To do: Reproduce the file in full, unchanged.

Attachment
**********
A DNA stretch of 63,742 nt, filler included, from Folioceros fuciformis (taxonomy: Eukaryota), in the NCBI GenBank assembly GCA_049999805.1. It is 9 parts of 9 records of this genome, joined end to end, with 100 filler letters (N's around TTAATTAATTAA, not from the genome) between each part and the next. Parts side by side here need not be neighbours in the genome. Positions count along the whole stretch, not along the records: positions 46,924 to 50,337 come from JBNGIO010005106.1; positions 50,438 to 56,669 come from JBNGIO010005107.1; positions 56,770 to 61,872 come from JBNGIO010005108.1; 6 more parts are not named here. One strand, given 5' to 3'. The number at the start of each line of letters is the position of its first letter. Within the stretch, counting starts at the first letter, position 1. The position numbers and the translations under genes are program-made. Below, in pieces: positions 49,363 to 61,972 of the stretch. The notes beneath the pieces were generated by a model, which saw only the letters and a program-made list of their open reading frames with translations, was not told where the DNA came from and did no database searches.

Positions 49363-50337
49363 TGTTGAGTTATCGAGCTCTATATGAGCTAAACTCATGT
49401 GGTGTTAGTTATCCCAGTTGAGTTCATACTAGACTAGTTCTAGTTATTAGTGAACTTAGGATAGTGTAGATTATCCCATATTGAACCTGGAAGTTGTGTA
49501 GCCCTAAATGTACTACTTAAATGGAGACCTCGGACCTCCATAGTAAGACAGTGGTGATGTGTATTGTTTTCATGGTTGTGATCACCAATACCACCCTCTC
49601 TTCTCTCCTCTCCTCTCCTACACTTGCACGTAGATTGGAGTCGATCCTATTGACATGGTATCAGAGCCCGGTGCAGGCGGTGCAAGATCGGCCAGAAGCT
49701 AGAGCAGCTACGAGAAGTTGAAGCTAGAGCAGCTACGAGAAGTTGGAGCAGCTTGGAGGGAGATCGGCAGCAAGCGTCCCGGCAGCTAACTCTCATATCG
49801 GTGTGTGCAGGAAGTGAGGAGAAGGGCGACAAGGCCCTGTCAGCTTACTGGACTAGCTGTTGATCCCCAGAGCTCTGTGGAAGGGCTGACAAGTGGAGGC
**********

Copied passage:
A DNA stretch of 63,742 nt, filler included, from Folioceros fuciformis (taxonomy: Eukaryota), in the NCBI GenBank assembly GCA_049999805.1. It is 9 parts of 9 records of this genome, joined end to end, with 100 filler letters (N's around TTAATTAATTAA, not from the genome) between each part and the next. Parts side by side here need not be neighbours in the genome. Positions count along the whole stretch, not along the records: positions 46,924 to 50,337 come from JBNGIO010005106.1; positions 50,438 to 56,669 come from JBNGIO010005107.1; positions 56,770 to 61,872 come from JBNGIO010005108.1; 6 more parts are not named here. One strand, given 5' to 3'. The number at the start of each line of letters is the position of its first letter. Within the stretch, counting starts at the first letter, position 1. The position numbers and the translations under genes are program-made. Below, in pieces: positions 49,363 to 61,972 of the stretch. The notes beneath the pieces were generated by a model, which saw only the letters and a program-made list of their open reading frames with translations, was not told where the DNA came from and did no database searches.

Positions 49363-50337
49363 TGTTGAGTTATCGAGCTCTATATGAGCTAAACTCATGT
49401 GGTGTTAGTTATCCCAGTTGAGTTCATACTAGACTAGTTCTAGTTATTAGTGAACTTAGGATAGTGTAGATTATCCCATATTGAACCTGGAAGTTGTGTA
49501 GCCCTAAATGTACTACTTAAATGGAGACCTCGGACCTCCATAGTAAGACAGTGGTGATGTGTATTGTTTTCATGGTTGTGATCACCAATACCACCCTCTC
49601 TTCTCTCCTCTCCTCTCCTACACTTGCACGTAGATTGGAGTCGATCCTATTGACATGGTATCAGAGCCCGGTGCAGGCGGTGCAAGATCGGCCAGAAGCT
49701 AGAGCAGCTACGAGAAGTTGAAGCTAGAGCAGCTACGAGAAGTTGGAGCAGCTTGGAGGGAGATCGGCAGCAAGCGTCCCGGCAGCTAACTCTCATATCG
49801 GTGTGTGCAGGAAGTGAGGAGAAGGGCGACAAGGCCCTGTCAGCTTACTGGACTAGCTGTTGATCCCCAGAGCTCTGTGGAAGGGCTGACAAGTGGAGGC